Mindstorms Communication in Second Life.
1, Stewart Martin2, Charles Wiz3, Paul van Schaik2
BackgroundResearchers have demonstrated interest in using virtual worlds for science education as they provide a number of benefits such as making science relevant to the learner and providing a means to present opportunities to engage students in authentic scientific inquiry (Niemitz et al.,2008).Virtual worlds have the added advantage of allowing geographically separate groups of learners to interact and work together. However, de Freitas (2008) in her study of virtual worlds confirmed the need for, “developing better metrics for evaluating virtual world learning experiences” (p.11). Effective tasks must lead to specific and measurable outcomes. Students working together to program a robot to execute a specific number of discrete physical movements within a specified amount of time is one example of a measurable outcome. In a virtual world, a robot’s design and program can be communicated and taught through direct manipulation of virtual objects to other students located in different geographic locations. The degree of success of the transfer of process and information can be measured by the number of physical movements of the ‘taught’ robot as compared to the original program. It is posited that this knowledge transfer represents a move from the commonly seen replication of existing practice towards the exploitation of the unique pedagogical affordances offered by emerging technologies – a move from first to second order change (Cuban, 1992).ApproachRemotely located participating students in Japan communicate via Second Life (SL) in programming LEGO robots to navigate pre-determined courses. All communication is digitally captured. Personalised 'meaning' of data is analysed from follow-up interviews.StructureAfter introducing the research aims, we will login to the designed SL space and demonstrate how students utilised SL tools for communication and collaboration in the programming of a LEGO robot. The unique representation of Mindstorms blocks in SL will be manipulated and replicated. The block variables will be altered and the outcome replicated in the NXT Mindstorms software. The outcome will be a comparison of two programmed robots.OutcomesPragmatic exposure to a unique application of virtual worlds for science and communication. Critique the research process for an intended task design framework.Cuban, L. (1992) Curriculum Stability and Change. In P.W. Jackson (Ed.) Handbook of Research on Curriculum (pp. 216-247). New York: Macmillan.de Freitas, S. (2008). Serious virtual worlds: a scoping study. JISC publications. Retrieved March 14, 2009 from http://www.jisc.ac.uk/publications/publications/seriousvirtualworldsreport.aspxNiemitz, M., Slough, S., Peart, L., Klaus, A. D., Leckie, R. M. & St. John, K. (2008). Interactive virtual expeditions as a learning tool: the school of rock expedition case study. Journal of multimedia and hypermedia,17(4), 561-580.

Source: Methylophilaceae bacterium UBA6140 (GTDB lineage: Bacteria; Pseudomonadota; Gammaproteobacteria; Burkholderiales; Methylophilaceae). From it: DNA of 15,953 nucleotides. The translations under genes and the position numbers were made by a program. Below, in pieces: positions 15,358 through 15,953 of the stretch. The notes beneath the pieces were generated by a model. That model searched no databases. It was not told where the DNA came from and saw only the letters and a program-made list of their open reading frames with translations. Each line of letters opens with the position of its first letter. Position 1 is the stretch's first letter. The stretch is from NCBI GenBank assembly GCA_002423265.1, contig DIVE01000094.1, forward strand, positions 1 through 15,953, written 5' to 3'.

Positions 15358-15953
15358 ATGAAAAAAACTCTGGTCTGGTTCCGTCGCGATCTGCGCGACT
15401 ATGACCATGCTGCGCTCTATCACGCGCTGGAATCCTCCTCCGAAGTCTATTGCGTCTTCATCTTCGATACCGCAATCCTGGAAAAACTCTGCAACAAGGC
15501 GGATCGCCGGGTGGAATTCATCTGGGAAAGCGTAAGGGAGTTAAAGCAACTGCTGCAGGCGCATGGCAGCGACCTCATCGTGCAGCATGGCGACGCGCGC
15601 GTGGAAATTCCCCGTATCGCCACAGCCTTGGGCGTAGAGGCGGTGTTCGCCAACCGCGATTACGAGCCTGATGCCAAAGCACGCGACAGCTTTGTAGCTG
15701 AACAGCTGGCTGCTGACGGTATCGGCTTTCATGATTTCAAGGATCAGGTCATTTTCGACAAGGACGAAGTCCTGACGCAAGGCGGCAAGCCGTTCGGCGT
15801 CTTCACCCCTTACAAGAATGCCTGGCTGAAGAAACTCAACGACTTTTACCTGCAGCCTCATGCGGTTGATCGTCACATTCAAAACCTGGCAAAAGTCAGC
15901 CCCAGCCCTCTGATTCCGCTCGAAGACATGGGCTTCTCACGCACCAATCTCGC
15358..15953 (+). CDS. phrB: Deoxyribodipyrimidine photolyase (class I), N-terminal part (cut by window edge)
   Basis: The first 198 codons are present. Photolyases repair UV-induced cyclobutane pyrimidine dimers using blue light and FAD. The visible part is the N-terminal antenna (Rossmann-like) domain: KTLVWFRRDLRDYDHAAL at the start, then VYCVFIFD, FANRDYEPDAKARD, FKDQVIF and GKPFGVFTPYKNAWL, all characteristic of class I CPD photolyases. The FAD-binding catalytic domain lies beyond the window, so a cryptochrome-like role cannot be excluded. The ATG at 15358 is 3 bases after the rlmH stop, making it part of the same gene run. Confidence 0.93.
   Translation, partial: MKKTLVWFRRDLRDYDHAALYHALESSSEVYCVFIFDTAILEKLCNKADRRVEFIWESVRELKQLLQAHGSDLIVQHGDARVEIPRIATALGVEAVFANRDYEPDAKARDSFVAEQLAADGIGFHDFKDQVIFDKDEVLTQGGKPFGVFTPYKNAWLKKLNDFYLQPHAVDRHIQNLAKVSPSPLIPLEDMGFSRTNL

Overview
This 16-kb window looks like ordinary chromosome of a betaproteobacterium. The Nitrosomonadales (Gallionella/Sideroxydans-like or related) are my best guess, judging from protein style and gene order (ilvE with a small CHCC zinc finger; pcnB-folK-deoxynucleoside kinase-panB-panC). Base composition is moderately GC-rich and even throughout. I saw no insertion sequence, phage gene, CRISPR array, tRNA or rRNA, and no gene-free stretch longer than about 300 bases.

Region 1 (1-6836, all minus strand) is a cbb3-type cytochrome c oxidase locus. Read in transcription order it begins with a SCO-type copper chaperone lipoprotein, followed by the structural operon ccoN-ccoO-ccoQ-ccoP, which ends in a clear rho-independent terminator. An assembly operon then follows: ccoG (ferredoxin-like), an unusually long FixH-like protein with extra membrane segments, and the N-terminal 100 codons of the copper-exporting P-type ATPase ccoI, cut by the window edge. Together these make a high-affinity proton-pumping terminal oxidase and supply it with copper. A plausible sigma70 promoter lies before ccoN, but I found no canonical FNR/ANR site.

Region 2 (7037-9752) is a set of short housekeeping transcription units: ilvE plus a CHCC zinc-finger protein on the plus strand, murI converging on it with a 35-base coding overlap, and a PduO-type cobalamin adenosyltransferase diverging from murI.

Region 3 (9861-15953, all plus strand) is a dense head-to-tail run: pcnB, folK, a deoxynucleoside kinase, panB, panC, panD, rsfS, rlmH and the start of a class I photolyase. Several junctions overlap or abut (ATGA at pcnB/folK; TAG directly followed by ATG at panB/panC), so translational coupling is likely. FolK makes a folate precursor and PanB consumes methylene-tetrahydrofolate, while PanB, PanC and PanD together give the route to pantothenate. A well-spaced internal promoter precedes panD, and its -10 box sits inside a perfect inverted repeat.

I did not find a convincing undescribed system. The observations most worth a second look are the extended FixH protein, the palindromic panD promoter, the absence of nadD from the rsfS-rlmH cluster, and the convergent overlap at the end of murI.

1Future University, Japan, 2Teesside University, UK, 3Yokohama National University, Japan